Because the main capital markets historically have been in New York and London, companies seeking to finance themselves by this route have tended to adopt either US or UK standards. Though similar in approach, the two codes have notable differences, for example, in the treatment of deferred tax.
However, in recent years, the concept of international ac-counting standards under which countries agree to abide by mutually acceptable principles has grown rapidly. Hong Kong and Malaysia have signed up for it, while such well-known Swiss multinationals as Nestle and Ciba-Geigy are using international standards to compile accounts.
But perhaps the biggest boost to the notion came earlier this decade, when Germany's Daimler-Benz opted for a New York Stock Exchange listing to raise fresh finance. While the strength of German banks and the economy as a whole had meant that a US or UK-style capital market was not required, international observers had always considered the country's accounting to be conservative, with the result that Daimler was allowed to be quoted in the United States. However, when the company duly reported its results under the US Financial Accounting Standards Board's rules, it revealed a different picture to the one previously assumed. The case for a system that allowed comparability and transparency was made.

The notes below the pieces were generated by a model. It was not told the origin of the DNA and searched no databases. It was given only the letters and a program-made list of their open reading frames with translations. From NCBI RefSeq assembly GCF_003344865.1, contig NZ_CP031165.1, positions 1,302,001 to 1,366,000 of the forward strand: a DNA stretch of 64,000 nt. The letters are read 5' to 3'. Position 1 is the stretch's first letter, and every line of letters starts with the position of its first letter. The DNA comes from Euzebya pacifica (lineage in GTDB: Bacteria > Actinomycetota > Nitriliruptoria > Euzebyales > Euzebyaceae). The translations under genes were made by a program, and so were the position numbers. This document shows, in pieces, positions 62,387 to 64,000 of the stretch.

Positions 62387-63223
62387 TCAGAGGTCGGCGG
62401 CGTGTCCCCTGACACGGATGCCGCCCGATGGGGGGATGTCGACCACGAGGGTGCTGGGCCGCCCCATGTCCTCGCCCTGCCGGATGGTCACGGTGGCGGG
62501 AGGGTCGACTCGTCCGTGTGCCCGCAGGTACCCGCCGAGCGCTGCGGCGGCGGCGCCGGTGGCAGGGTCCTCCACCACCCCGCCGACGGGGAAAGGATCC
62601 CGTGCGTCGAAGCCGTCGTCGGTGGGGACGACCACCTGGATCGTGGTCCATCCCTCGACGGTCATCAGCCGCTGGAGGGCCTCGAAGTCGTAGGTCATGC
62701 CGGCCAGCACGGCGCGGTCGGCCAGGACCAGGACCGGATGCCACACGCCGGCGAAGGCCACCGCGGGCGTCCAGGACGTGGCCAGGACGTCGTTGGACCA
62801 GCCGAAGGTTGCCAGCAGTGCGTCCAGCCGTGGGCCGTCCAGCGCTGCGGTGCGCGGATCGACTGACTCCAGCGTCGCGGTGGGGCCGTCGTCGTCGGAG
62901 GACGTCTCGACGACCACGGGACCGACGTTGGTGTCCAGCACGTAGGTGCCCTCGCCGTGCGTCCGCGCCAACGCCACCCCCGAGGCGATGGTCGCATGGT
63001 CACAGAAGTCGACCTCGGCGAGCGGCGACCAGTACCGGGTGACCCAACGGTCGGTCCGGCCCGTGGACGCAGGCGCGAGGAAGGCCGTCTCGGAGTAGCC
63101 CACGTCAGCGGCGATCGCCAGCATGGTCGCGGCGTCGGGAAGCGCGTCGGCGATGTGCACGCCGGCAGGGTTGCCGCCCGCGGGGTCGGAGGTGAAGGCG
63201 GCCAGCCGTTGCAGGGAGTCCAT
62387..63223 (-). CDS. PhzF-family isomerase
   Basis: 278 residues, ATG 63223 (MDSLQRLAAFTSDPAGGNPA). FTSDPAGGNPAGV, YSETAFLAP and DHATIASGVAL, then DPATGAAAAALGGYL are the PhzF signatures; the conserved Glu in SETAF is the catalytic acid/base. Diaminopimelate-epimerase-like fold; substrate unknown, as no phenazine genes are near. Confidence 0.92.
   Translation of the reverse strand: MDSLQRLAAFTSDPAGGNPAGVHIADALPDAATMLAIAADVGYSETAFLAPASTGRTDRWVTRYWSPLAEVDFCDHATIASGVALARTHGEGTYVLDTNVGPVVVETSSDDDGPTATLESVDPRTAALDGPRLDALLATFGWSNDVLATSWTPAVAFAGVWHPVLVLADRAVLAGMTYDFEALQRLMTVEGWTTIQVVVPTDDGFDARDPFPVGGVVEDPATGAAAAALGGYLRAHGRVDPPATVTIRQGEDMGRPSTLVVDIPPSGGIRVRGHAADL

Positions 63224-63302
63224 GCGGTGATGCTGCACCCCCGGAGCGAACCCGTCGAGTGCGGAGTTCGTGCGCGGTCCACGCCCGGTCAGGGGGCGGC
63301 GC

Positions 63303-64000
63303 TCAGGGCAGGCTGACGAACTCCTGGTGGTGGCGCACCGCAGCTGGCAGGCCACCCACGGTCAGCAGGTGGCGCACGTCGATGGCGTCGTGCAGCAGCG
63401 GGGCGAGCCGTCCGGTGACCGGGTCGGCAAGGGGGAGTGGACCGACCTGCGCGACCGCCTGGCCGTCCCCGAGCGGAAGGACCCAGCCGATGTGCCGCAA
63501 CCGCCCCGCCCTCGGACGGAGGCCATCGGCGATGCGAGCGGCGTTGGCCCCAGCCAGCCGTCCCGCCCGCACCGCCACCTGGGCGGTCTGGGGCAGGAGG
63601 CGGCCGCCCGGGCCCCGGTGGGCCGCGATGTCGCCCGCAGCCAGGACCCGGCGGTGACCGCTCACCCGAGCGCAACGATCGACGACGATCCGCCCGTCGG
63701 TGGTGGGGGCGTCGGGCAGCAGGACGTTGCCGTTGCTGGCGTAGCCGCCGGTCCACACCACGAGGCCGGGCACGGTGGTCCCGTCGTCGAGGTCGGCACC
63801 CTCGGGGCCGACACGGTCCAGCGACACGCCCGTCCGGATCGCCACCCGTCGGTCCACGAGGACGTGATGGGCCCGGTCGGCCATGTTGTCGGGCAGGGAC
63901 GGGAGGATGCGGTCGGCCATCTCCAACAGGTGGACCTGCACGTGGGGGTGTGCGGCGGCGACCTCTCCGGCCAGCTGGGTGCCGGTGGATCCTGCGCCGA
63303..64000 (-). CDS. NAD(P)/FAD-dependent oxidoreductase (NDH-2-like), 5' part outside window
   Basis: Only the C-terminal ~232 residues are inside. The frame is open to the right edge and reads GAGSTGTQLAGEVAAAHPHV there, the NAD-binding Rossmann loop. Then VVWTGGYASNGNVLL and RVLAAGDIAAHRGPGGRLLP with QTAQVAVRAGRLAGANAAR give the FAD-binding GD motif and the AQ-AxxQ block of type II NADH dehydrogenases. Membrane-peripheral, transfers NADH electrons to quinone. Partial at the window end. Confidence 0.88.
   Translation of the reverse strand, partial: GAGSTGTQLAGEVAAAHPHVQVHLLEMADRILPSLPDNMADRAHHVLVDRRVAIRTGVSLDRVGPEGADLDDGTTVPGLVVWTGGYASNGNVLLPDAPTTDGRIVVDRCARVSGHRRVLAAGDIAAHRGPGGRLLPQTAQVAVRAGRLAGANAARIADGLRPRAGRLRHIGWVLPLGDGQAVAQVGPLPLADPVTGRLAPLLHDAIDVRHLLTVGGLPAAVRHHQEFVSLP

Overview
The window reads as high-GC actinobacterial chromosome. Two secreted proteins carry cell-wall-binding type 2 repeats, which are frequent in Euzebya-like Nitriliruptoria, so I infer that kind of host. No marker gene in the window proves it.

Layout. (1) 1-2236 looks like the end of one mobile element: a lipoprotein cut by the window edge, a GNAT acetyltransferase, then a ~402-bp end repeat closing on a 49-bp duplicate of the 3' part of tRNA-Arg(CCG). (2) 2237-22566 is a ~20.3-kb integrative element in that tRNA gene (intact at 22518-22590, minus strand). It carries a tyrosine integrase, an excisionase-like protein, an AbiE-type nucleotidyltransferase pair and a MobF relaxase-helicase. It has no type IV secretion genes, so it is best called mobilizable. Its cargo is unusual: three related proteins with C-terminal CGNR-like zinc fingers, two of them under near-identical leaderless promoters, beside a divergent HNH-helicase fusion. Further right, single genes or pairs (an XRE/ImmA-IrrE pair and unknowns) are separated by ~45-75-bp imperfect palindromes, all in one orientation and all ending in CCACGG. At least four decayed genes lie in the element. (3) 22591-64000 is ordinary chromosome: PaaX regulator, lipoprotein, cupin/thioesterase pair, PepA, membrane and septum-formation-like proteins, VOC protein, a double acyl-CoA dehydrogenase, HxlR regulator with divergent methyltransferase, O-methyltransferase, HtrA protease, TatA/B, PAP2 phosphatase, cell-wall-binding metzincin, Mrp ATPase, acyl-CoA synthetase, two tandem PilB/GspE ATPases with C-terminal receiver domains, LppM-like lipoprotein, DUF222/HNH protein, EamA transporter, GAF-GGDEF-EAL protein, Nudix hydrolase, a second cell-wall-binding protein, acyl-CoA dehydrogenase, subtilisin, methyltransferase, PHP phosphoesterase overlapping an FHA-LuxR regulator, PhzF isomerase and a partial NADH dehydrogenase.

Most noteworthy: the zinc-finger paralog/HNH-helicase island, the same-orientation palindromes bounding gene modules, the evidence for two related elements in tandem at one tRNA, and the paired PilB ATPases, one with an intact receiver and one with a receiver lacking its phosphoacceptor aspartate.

Building such a system, though, requires - as Mr Sharpe acknowledges - a fundamental change of attitude. "The days have gone when something must be right because someone did it for hundreds of years," he said. The first stage is moving away from concentrating on the accounts preparers' point of view to looking at that of the users, who are, after all, more important.
If one accepts this, it is a small step to realising that it does not matter if a company is a large multinational such as Unilever trading throughout the world or a small company operating within one country. People in other countries may still want to invest in that company. To do so, they should not have to learn a whole new set of rules, says Mr Sharpe.